On the first day I observed the clinics and met some of the patients. It was clear from these clinics just how in need the patients were of treatment and also how grateful they were. Everyone in the team seemed to have their roles downpat, were organised and worked efficiently. I soon found that there were many little jobs that I could do from sorting out the equipment for the technicians to relaying information from the wards to the surgical unit. The environment was fast-paced. There was absolutely no mucking around. Everyone was there with the same purpose, to help these children.
One of the most rewarding experiences I had was spending time with the children waiting for surgery down on the ward. We talked, played games and read the children’s books that the team brought with them. Most of the children were really nervous but I was amazed by how cheerful they were, I think that even at the young ages of 7 and 8 they understood that the operations were necessary and would be life changing. The families of the children were so friendly and loving. I made many new friends, one family even gave me their email and address and invited me to come and stay in their village next time I was in Fiji.
Observing the operations was another incredible part of the visit. I was amazed by the team’s ability to work together so efficiently in such a different environment. Resources were obviously limited and most of the equipment had to be brought over from New Zealand. This proved a huge task not only organisationally but in terms of having an unstructured environment. I thought that it was amazing the way that the team managed with what they had and organised themselves to provide such successful outcomes for the patients.
Helping the paediatric team out was one of the most worthwhile experiences I have had. The importance of the work that the team does cannot be over emphasised. I know that the surgeries performed last year are going to make such a difference to these children and their families. It was awesome to work alongside such a skilled and friendly bunch of medical professionals who all have the same goal- to provide access to life-changing cardiac surgery for children in the Pacific. These children deserve the opportunity to lead fulfilling and active lives, opportunities that we take for granted in New Zealand.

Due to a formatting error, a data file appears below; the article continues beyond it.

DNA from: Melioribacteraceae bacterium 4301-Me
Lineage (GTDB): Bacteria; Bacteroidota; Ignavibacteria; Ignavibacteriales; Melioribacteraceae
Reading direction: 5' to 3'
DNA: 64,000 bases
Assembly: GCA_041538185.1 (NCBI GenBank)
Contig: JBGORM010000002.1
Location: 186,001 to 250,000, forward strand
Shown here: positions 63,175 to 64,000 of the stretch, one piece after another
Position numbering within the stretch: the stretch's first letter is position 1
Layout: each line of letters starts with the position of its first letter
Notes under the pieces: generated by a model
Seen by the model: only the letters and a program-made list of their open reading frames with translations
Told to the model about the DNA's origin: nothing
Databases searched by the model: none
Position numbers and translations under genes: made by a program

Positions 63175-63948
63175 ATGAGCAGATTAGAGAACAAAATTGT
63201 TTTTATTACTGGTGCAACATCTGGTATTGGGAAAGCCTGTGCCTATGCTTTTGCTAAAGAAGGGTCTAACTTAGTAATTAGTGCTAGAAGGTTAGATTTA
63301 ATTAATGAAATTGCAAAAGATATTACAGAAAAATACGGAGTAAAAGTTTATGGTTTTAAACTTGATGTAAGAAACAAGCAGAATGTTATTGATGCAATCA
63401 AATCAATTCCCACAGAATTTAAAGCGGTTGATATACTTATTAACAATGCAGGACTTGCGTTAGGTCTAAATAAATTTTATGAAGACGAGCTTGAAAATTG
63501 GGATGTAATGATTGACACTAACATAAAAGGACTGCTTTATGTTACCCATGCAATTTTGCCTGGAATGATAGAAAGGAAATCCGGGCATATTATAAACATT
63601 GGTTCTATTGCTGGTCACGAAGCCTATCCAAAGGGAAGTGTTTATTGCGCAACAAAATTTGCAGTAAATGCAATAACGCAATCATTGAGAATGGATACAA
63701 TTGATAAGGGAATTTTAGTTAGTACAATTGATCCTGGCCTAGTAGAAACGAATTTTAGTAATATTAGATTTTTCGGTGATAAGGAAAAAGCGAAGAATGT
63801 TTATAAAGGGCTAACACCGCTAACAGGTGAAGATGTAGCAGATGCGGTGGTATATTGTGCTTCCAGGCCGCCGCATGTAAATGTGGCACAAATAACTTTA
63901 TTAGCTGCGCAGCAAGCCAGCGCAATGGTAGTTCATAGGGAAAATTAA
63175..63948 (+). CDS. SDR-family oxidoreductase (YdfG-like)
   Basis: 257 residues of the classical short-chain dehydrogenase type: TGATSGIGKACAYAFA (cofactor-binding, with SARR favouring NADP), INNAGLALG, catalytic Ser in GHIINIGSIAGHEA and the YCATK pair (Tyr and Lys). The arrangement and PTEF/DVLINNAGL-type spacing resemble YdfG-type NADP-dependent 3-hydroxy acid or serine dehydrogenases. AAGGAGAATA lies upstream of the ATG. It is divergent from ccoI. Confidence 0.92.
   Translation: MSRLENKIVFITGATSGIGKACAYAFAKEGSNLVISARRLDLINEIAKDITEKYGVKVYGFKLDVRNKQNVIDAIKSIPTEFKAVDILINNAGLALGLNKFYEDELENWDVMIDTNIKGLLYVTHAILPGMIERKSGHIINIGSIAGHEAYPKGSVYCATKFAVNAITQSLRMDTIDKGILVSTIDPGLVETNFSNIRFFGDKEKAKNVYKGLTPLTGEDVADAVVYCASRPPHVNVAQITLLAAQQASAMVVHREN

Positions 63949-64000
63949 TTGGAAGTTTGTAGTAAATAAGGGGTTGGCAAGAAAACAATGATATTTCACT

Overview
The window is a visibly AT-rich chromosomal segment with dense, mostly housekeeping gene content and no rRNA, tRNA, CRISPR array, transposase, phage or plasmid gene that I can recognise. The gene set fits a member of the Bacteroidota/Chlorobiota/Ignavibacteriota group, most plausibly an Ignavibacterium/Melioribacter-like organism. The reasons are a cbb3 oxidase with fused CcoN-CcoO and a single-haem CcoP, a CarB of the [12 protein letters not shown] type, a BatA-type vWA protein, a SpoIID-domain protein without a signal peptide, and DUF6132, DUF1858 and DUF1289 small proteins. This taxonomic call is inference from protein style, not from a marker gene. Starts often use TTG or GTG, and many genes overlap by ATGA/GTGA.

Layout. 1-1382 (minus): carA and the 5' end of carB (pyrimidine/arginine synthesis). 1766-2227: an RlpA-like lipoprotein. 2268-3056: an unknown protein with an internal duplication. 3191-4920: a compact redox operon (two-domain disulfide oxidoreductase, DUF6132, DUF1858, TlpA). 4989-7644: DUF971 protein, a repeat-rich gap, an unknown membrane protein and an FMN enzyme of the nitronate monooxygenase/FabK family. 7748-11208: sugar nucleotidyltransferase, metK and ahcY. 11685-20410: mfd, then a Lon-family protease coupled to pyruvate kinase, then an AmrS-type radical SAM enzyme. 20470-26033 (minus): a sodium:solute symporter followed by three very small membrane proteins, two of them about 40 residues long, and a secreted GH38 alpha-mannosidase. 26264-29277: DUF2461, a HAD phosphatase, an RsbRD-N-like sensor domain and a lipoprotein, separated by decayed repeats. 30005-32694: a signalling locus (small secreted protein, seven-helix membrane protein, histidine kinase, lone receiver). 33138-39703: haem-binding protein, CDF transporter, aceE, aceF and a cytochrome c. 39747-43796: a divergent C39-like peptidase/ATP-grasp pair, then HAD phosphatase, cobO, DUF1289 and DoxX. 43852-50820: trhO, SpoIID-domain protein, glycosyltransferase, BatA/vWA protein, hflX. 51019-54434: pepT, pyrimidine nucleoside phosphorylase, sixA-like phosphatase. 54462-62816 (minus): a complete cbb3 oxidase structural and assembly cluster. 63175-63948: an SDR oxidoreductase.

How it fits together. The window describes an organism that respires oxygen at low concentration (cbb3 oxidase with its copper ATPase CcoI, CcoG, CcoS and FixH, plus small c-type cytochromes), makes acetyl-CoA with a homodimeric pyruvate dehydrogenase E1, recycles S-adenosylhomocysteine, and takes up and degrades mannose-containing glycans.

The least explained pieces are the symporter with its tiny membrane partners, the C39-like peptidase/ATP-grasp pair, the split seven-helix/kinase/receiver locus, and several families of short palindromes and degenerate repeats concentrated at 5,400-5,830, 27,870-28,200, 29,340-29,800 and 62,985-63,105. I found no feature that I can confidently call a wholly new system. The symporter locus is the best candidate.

Dennis is currently working as a registered nurse in Paediatric intensive care but as he is still in a junior role he will be joining the mission this year as a self funded volunteer. His previous work as a health care assistant in PICU means that he is used to doing whatever is needed on the floor. Dennis will be mostly working with the PICU team providing valuable support to staff and families. Dennis comes from Fiji and will provide cultural knowledge and translation. His energy and enthusiasm for hearts4kids fundraising from the beginning has been so valuable and it will be great for him to be a part of the team.
Dennis is looking forward to September 2017 "I can have the opportunity to give something back to the country and community. I aim to get the NZL based Fijian, IndoFijian and the Pacific Community more aware about the good deed that H4K team does, as this is a community who will know why this Mission is so important."
There will potentially be opportunities to join us in a similar role over the coming years. Prerequisites will obviously be around positive attitude and willing to work hard. As well as being self-funded, you would have to be willing/able to help fundraise for the project as a whole (not just your own expenses) prior to coming.